In the series, I consider this entry as a close second, just behind DoDonPachi. This is mainly because I don't really enjoy bullet canceling all that much. It's a neat feature, but I enjoy it more when I destroy a large enemy or boss and all of its fire that was just pixels away dissipates instantly. Getting high scores requires far more memorization than I'm willing to take on, as 2D shooters are best to me when I'm relying solely on my reflexes and not the foreknowledge of what's ahead. The level design is for the most part pretty standard, and is perhaps a little too familiar to genre veterans (before you ask: yes, stage 3 is the battleship stage). Also, the final stage has an annoying gimmick in that several rotating laser cannons make a handful of appearances. Without bombs they're frustrating to get around, and I haven't mustered the patience to learn how to deal with them in a manner that satisfies my pride. Altogether, it is still much more accessible than the previous game, and that means a lot to me. It can also be argued that DoDonPachi enjoys a bit of immunity since it was my first experience with Cave.

As with Cave's other console releases, Resurrection offers up a handful of additional modes. For everyone who prefers his shooter to be something akin to a serene vacation, the novice mode is available. Arrange A tweaks the rules and limits the player's choices to one ship and the power style. Also, hypers can be accumulated and strengthened, which increases how fast they build hits and how long they last. It's an enjoyable mode as it is fairly easy to get into. Arrange B is a bit of an acquired taste since it focuses on "grinding." It's not all that different from repeatedly killing that same crowd of slimes in your favorite RPG. By playing stages over and over again, the rank will increase, enemies will take more damage, more bullets fly around, and everything becomes worth more points. Basically, the goal is to push the rank as high as possible so that a green field overlaps the play area. This is the sign that you've entered hell and those hundreds of bullets onscreen at once will turn into thousands. You have to be willing to dedicate quite a bit of time to getting the most out of this mode.

The Black Label mode is the real deal, and is only available to gamers out there willing to pay 800 Microsoft points. If I remember correctly, the Japanese version of Black Label is retail-only, so this DLC is a steal by comparison (though in all fairness, retail Black Label also has an additional mode). The changes aren't immediately obvious, but your first thought after a play-through of DoDonPachi Resurrection Black Label is likely going to be, "Wow, this is better than the original game." This version feels more intense, more aggressive, everything moves a bit faster and more is required out of players if they expect to survive. One of the notable changes is that hits can't be attained by simply cancelling enemy bullets with the hyper. Instead, these hits must be collected off bullets canceled by other means, such as by grabbing gold or flashing bees or destroying enemies with the shot + laser combo. By holding both the fire and rapid-fire buttons, your combine both of your ship's weapons to do some massive damage. Doing this fills up a rank bar which leads to enemies filling the screen with more bullets. Essentially, the game becomes uniquely manageable as you can turn bad situations worse for more scoring opportunities, or ease up a bit to focus on maneuvering out of trouble. Strong style has also been revamped by giving the enemy a very noticeable boost, and is pretty much the pro-only mode for those who prefer valor over sanity. Really, there is little else to say; this mode is so incredible it has to be played to be believed.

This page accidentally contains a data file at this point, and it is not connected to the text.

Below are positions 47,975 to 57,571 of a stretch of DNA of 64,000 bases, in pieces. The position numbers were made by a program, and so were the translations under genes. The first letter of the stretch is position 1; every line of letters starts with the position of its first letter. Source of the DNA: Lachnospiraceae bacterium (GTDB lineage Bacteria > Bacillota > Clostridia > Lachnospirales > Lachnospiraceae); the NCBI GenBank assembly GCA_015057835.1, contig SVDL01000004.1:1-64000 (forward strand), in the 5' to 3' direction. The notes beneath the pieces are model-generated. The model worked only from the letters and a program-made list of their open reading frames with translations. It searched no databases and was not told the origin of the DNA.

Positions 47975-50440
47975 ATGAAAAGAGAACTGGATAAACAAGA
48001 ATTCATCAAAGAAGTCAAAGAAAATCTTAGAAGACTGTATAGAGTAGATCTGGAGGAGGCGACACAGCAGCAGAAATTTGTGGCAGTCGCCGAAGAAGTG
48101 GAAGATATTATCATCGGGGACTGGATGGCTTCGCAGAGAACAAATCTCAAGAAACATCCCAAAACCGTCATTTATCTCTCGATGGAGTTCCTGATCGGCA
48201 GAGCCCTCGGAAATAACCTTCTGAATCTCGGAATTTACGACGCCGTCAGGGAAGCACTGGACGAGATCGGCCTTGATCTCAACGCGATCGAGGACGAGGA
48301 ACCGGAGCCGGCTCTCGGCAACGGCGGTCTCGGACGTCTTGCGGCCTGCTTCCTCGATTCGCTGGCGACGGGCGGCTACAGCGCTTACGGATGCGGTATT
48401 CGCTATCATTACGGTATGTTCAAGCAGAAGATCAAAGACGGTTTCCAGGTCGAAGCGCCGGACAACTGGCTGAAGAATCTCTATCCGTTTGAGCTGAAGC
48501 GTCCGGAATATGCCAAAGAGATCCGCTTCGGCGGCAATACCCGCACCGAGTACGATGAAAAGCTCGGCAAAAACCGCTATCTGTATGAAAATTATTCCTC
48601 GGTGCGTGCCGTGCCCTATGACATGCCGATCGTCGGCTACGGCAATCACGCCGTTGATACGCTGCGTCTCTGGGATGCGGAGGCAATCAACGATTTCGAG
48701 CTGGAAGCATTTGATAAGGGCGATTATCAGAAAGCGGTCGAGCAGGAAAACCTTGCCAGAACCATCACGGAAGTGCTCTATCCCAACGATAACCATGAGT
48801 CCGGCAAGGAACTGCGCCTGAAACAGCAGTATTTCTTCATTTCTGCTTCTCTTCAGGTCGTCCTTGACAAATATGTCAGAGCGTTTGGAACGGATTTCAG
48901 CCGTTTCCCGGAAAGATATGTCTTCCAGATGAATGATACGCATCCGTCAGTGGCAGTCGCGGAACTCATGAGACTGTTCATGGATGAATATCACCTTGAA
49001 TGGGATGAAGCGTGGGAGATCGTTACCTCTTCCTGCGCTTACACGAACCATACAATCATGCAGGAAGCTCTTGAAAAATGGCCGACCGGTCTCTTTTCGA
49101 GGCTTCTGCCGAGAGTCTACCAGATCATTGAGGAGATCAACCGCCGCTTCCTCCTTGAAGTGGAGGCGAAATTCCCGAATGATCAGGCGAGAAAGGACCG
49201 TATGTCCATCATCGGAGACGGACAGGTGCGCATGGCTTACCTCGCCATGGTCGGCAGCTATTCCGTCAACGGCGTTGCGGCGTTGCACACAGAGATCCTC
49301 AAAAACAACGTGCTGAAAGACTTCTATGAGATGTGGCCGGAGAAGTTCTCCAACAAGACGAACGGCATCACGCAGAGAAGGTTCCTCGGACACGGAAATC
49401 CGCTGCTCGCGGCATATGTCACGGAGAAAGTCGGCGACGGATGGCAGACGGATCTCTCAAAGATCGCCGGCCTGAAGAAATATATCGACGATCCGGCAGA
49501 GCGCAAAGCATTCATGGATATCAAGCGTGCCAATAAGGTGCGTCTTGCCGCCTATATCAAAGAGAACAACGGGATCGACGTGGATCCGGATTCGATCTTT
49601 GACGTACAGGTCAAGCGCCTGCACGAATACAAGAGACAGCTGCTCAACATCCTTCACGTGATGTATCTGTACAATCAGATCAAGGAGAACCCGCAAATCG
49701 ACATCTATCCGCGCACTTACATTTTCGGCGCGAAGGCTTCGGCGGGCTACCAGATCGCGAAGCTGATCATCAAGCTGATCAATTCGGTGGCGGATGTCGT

With something for every level of 2D shooter fan, DoDonPachi Resurrection is a very solid package. It takes awhile to get into and the level design isn't anything truly exceptional, but as a whole this game has enough content and excitement to last. If you do pick this game, you should definitely pick up the Black Label DLC as well. It is a few more hoops to jump through if you live in the U.S., but I assure you it's totally worth the trouble.